Being one of the most sought-after investment destinations, Vietnam is equally popular for growing opportunities in the education sector. In the last few decades, education has become an issue of priority and the government has reserved about 15% of its budget for it. In the period between 2013 and 2019, the number of Vietnamese students studying abroad has increased by 69%, pointing to the growing and ambitious middle class that is ready to invest, especially in the private education sector. As per a report by Opengovasia, Vietnam’s e-learning market is expected to generate revenues of approximately USD 3 billion by 2023 apart from recording a compound annual growth rate of about 20.2% from 2019-2023.
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Government making E-learning a priority in Vietnam
The pandemic was challenging for both students and teachers but it has also brought about a range of opportunities for innovation and digitalization of the education sector as well as development of the EdTech market in Vietnam.
As per the Government’s national digital transformation program from 2025 with orientation to 2030, education is one of the eight priority sectors. Development of online learning platforms and policies to encourage investment in education is crucial for digital transformation.
In 2021, the Prime Minister issued Decision No.1373/QD-TTg, giving approval to the project “Building a society of learning in the 2021-2030 period” which aims for:
- 70% of universities will be digitized and build digital learning materials by 2025;
- 70% of community learning centers will apply information technology in management & organization of educational activities.
Of late, Deputy Prime Minister Vu Duc Dam has also signed a five-year program on digital transformation of vocational training, which is aimed at rolling out activities in the digital environment and strengthening the application of information technology, thus improving Vietnam’s human resources quality and labor productivity.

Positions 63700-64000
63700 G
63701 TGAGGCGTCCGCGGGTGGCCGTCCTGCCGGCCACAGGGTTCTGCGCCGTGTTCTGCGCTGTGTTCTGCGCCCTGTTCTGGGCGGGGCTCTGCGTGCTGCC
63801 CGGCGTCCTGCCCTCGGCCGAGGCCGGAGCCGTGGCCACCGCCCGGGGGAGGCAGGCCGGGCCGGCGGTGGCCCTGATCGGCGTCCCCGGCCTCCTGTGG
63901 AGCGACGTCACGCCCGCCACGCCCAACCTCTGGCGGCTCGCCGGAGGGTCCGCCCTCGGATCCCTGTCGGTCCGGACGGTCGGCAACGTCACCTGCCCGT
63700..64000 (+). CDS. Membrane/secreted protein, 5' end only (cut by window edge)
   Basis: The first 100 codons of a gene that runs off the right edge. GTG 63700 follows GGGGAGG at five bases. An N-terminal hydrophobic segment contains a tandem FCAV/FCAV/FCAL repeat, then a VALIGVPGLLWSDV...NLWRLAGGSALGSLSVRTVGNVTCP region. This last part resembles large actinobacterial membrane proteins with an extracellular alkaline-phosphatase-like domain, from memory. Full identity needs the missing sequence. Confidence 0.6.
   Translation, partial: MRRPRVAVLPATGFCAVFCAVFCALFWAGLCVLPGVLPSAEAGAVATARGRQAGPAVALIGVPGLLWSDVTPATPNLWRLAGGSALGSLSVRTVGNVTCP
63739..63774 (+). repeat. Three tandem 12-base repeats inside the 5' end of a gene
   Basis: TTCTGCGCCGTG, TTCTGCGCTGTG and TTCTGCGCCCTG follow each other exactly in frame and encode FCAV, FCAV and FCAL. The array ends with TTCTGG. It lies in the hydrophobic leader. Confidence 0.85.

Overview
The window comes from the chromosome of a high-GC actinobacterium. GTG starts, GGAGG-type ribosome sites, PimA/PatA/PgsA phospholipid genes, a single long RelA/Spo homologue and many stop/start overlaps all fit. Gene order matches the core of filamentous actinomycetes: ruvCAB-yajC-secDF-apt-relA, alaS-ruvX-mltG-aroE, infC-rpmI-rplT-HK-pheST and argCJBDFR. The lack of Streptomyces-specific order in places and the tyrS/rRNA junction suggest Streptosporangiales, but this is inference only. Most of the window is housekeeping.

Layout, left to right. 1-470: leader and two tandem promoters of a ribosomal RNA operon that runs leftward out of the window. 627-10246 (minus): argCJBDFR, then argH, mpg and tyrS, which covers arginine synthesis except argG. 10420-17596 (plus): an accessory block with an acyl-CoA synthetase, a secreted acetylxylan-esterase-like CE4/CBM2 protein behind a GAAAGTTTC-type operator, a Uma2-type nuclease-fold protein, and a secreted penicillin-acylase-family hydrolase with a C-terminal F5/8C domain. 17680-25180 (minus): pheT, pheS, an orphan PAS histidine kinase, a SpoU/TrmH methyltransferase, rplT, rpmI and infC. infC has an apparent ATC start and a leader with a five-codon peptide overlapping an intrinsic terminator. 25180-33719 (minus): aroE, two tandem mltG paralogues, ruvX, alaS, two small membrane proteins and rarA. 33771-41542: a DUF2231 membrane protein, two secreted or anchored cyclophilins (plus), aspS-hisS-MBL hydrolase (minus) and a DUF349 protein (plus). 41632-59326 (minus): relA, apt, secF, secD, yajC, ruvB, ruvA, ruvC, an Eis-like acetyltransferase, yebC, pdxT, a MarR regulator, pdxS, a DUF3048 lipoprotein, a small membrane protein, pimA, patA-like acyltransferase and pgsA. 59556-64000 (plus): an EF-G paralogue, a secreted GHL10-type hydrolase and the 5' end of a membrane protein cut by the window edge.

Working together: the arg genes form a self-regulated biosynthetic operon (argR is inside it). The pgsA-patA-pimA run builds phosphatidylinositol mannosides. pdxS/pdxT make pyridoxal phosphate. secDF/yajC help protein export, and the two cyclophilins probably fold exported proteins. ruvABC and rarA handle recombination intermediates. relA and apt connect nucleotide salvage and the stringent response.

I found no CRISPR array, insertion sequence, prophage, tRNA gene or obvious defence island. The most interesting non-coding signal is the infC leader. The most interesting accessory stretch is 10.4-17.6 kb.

The rise in demand for online learning has also bolstered Vietnam’s education technology market. According to a media report, the country’s EdTech market is worth USD 3 billion as of 2021, up from about USD 2 billion in 2019. Today, Vietnam is host to 200 EdTech startups and is also among the top five countries receiving foreign investments in educational technology. With the help of Government’s policies and initiatives for both EdTech and startups, it is inevitable that the EdTech market in Vietnam will prosper in the coming years.
Vietnam’s e-learning market is expected to generate revenues of approximately USD 3 billion by 2023 apart from recording a compound annual growth rate of about 20.2% from 2019-2023.Opengovasia
A focus on the Digital Economy for the future
In 2022, the National Committee on Digital Transformation plans to have 85% of the population possess a smartphone and 75% of all households have an internet connection, according to OpenGovAsia. Moreover, it also outlines goals for e-government, digital economy, digital infrastructure, and society.
As per a press release, the goal for this year is to encourage digitization and access to information & education as shown in the following table:
|Types of Services/Documents
|Expected Increase in the Rate of Digitisation
|Online public services (including education)
|Dossiers and Results of administrative procedures
|Reports by state administrative agencies
|Full open data by state agencies
As far as the development of the digital economy is concerned, the government aims to improve:
- the rate of enterprises to use 100% e-invoices
- the rate of enterprises to use 50% e-contracts
- the percentage of small and medium-sized enterprises using digital platforms by 30%
- in the total retail sales, the share of e-commerce revenue to reach 7%
- the proportion of people aged 15 or above with current accounts at banks or other organizations sanctioned by the authorities to reach 65-70%.
This will have an improved effect on Vietnam’s Education infrastructure and ease of investment in this sector. According to this plan, there are 18 tasks allocated to the committee’s members, starting from promoting the use of smartphones, and electronic identities to employing broadband fiber optic cables. It also aims to improve the following
- develop electronic health records
- support online teaching
- network information safety and security
- digitally transform small and medium-sized enterprises
The government is also planning to encourage cashless payment methods whole-heartedly, boosting digital commerce and e-commerce. The plan further aims to develop a national database on civil servants, public employees and cadres. Subsequently, it envisions for the total amount of online payments of coaching and healthcare expenses to reach at least 50% by the end of this year.
Vietnamese families spend on Education